Reviews Book

The Year of Magical Thinking

BMJ 2005; 331 doi: (Published 17 November 2005) Cite this as: BMJ 2005;331:1208
  1. John Quin, consultant physician (John.Quin{at}
  1. Royal Sussex County Hospital, Brighton

    Relatives. Rellies. One of the relatives wants to speak to you. Heartsink. Fair enough, we say—bring them on—but what if the daughter in bed six with the subdural had an international normalised ratio greater than four before she came in? What if said rellie has bought various textbooks on neurosurgery and checks out the New England Journal of Medicine online? What if mum is one of America's most astute and gimlet eyed commentators of modern times? What if mother is none other than the acclaimed US writer and novelist Joan Didion?

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    Joan Didion

    Fourth Estate, £12.99, pp 240 ISBN 0 00 721684 X

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    “If you want to manage this case I'm signing off.” So concludes one stressed out intensive therapy unit (ITU) medic at UCLA (the University of California, Los Angeles), and Didion brilliantly delineates here why she has provoked such a response, why relatives can often become irrational, how her reasoning “was demented, but so was I.” Didion's husband, the writer John Gregory Dunne, had a cardiac arrest at home on 31 December 2004. Resuscitation by paramedics was unsuccessful. Meanwhile, her daughter, Quintana, was across town in another Manhattan ITU with pneumonia and septic shock. This was later complicated by pulmonary emboli and then subsequent brain surgery two months later on the west coast. The Year of Magical Thinking is Ms Didion's achingly honest record of these drastic events and her reaction to them. Unsparingly she breaks her bad news and its lesson for us all.

    Didion's legendary detached approach, her restraint, is alluded to unknowingly by the social worker allocated to her shortly after the arrest team conclude their efforts. He laconically observes that “she's a pretty cool customer.” All too soon, though, her ultra-rationalist marshalling of the facts of her husband's death breaks down as she faces what she calls “the vortex effect” of grief, the look of which she recognises as “one of extreme vulnerability, nakedness, openness” akin to “someone who wears glasses and is suddenly made to take them off.” Didion struggles throughout the events to put her specs back on, to get the traumas into focus, and by doing so begins to see more clearly as if she had wiped the dirty windscreen of life clean again. Confronted by her comatose daughter she is bluntly forced to accept that “things happen in life that mothers could not prevent or fix.”

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    Didion: a frighteningly throat clenching account of loss


    She uses her forensic skills in linguistic analysis when confronted by medical obfuscation. She is alert to the fact that a drug is “struggling to overcome its problems in the sepsis market” according to one business newsletter. A Joan Didion will notice the banners declaring UCLA “the number one in the west, the number three in the nation” and wonder exactly whose ranking this was and what does it really mean? When her daughter has the embolism you read the terse sentence “no chest x ray was taken” with a chill. And she is aware of the froideur her behaviour causes: “I had noticed a stiffening when I used the word oedema.”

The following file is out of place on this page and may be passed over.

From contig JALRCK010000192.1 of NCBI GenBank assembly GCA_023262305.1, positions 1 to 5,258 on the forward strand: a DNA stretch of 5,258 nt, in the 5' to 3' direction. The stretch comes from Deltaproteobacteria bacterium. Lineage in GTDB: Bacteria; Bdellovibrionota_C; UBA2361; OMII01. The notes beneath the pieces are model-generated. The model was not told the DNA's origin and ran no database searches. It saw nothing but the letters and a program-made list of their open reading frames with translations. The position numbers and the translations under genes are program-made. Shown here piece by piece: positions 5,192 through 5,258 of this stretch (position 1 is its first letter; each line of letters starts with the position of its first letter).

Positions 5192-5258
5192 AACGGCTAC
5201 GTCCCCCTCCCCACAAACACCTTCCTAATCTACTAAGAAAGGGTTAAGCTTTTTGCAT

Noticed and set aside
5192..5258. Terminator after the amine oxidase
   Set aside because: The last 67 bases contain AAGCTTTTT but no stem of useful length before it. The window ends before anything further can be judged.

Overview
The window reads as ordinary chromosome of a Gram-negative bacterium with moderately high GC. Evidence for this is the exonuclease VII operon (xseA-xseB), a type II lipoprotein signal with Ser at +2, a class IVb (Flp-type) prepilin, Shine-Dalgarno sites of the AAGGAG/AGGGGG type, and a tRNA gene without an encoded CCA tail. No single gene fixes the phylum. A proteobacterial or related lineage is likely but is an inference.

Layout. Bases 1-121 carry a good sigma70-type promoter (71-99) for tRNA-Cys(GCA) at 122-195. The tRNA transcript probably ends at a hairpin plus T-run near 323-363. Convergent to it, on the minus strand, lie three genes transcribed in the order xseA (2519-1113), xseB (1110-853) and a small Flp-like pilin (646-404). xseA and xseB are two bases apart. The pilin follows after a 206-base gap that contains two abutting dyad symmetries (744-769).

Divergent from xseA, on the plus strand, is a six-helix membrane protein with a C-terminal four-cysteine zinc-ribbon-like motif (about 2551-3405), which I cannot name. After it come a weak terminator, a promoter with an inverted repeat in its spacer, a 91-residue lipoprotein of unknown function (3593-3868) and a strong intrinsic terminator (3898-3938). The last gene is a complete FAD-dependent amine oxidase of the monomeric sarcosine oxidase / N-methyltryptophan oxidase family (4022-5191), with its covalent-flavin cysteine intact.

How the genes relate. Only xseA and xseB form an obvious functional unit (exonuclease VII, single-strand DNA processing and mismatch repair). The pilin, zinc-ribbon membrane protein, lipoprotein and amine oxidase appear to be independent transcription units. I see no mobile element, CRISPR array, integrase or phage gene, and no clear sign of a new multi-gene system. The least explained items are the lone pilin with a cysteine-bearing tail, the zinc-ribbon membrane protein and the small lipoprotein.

But Didion is no less merciless in the dissection of her own cul de sac of self pity. Initially she was “so determined to avoid any inappropriate response (tears, anger, helpless laughter…) that I had shut down all response.” She accurately understands that she “just can't see the upside in this” and crushingly tells us, “I cannot count the days on which I found myself driving abruptly blinded by tears.” The great chronicler of the Californian paradise in crisis now finds herself in a lonely hell, one where she is somehow still capable of appalled insight. She writes, “So profound was the isolation in which I was then operating that it did not immediately occur to me that for the mother of a patient to show up at hospital wearing blue cotton scrubs could only be viewed as a suspicious violation of boundaries.”

    For Didion “grief turns out to be a place none of us know until we reach it.” More troublingly, she devastatingly concludes, “Nor can we know ahead of the fact (and here lies the heart of the difference between grief as we imagine it and grief as it is) the unending absence that follows, the void, the very opposite of meaning, the relentless succession of moments during which we will confront the experience of meaninglessness itself.”

    The abandonment of the automatic, those habitual quotidian events that accompany life with one you have lost, such “craziness recedes,” but Didion still craves clarity. She delivers it here in what is for me the saddest, truest, most frighteningly throat clenching account of loss I've ever read. Reporting a conversation with her husband she tells us, “As we would say to each other to the point of whether something was accurately reported or perceived, ‘Get it right.'” And that's just what she does here, as a relative, as a survivor. She gets it right.

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